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Preventive care coverage required by ACA, but not SSD-Medicaid?

When the Affordable Care Act (often called Obamacare) was under debate in Congress, one of the most important cost-saving measures proposed was increased coverage for preventive care services and management of chronic illnesses. According to the health policy journal "Health Affairs," low-income people, who are the majority of the uninsured, seek care from hospitals and emergency rooms more often than they go to primary care doctors. Essentially, low-income people without adequate insurance can’t afford to go to seek preventive medical services, so they don’t get treatment until they are acutely ill. Not only does this cost the health care system more than $30.8 billion a year, it promotes poorer health outcomes for patients.

So, when the ACA was passed, an agency called the U.S. Preventive Services Task Force issued recommendations for what preventive and chronic care services health insurers should be required to provide, without cost-sharing, for all beneficiaries. Unfortunately, a new study found that existing Medicaid beneficiaries -- which includes Social Security disability recipients -- may not be receive those very same services under the ACA’s Medicaid expansion.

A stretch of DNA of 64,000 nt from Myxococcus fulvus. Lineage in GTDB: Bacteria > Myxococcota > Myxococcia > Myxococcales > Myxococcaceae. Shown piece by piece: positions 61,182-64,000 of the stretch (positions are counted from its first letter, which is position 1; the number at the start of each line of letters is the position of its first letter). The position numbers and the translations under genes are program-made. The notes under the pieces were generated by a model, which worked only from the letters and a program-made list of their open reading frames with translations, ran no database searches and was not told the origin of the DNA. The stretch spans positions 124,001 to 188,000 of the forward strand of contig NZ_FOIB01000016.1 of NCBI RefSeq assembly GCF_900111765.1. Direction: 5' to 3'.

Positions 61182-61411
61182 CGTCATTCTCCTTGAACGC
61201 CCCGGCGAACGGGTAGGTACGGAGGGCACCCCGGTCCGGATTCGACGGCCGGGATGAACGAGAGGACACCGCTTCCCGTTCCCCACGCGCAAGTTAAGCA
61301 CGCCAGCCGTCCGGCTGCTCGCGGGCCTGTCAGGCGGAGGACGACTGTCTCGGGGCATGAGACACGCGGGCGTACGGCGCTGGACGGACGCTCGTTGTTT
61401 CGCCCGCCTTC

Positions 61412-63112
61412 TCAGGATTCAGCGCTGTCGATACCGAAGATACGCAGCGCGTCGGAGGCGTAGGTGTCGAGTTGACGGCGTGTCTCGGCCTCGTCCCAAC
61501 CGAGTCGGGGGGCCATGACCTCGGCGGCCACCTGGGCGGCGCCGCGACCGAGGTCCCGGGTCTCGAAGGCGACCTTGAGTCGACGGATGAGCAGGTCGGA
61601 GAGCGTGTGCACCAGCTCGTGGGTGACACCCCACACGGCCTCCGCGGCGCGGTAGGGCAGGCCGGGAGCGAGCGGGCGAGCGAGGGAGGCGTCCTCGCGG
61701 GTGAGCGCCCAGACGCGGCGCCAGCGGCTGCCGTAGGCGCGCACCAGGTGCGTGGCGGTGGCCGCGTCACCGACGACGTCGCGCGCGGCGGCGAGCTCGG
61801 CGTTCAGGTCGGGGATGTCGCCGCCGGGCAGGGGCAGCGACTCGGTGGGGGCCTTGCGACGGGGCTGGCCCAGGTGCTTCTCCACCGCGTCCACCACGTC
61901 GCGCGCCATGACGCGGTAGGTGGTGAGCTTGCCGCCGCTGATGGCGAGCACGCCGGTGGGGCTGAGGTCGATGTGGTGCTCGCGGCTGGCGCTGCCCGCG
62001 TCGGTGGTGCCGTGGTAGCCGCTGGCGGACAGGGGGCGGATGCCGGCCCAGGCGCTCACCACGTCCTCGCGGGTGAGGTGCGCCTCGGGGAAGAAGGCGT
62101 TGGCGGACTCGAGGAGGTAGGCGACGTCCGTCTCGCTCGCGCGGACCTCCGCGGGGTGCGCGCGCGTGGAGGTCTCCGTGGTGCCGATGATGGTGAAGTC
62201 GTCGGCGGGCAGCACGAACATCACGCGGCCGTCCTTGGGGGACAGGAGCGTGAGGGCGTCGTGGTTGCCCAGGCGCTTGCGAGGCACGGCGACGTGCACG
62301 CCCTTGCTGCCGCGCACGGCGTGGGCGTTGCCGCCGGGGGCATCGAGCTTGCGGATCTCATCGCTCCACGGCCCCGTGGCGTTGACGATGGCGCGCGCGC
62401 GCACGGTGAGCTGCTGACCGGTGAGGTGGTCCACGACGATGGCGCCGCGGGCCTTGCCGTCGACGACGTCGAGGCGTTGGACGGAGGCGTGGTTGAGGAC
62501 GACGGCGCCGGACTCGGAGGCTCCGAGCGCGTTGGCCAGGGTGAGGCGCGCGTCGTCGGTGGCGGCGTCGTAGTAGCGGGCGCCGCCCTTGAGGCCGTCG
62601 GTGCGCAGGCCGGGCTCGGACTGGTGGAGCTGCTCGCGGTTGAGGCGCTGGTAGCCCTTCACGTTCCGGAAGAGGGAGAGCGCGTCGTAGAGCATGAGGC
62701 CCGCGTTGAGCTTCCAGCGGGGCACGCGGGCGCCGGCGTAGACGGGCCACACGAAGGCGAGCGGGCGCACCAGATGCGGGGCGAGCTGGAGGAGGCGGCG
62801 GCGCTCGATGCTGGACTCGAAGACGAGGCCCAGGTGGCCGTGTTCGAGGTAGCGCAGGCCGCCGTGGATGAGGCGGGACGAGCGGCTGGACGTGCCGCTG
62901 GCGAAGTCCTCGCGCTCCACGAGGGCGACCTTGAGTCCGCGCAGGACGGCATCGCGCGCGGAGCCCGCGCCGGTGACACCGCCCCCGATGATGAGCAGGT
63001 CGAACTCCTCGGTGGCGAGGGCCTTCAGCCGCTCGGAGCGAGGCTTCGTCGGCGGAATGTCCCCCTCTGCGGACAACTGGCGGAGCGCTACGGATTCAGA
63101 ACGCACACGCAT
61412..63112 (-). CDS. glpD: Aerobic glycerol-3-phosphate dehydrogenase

The study, which was funded in part by the American Cancer Society Cancer Action Network and performed by researchers at the George Washington University School of Public Health and Health Service, appears in the July issue of “Health Affairs.” It reviewed health services covered by Medicaid in all 50 states and the District of Columbia over six months late last year and found that coverage of the preventative services recommended by the task force was spotty, at best.

While almost all states covered mammograms, only 36 states covered pap smears. Less than half of states covered routine cholesterol screenings, and a dozen states provided no Medicaid coverage for adult well visits -- meaning that adults couldn’t see a doctor unless they were already sick.

As of 2009, people with disabilities, including those on Social Security disability, reportedly made up 15 percent of all Medicaid beneficiaries. Are the poorest and sickest in our nation going to be the last to receive the preventive health care services that so significantly improve health outcomes -- and save billions?


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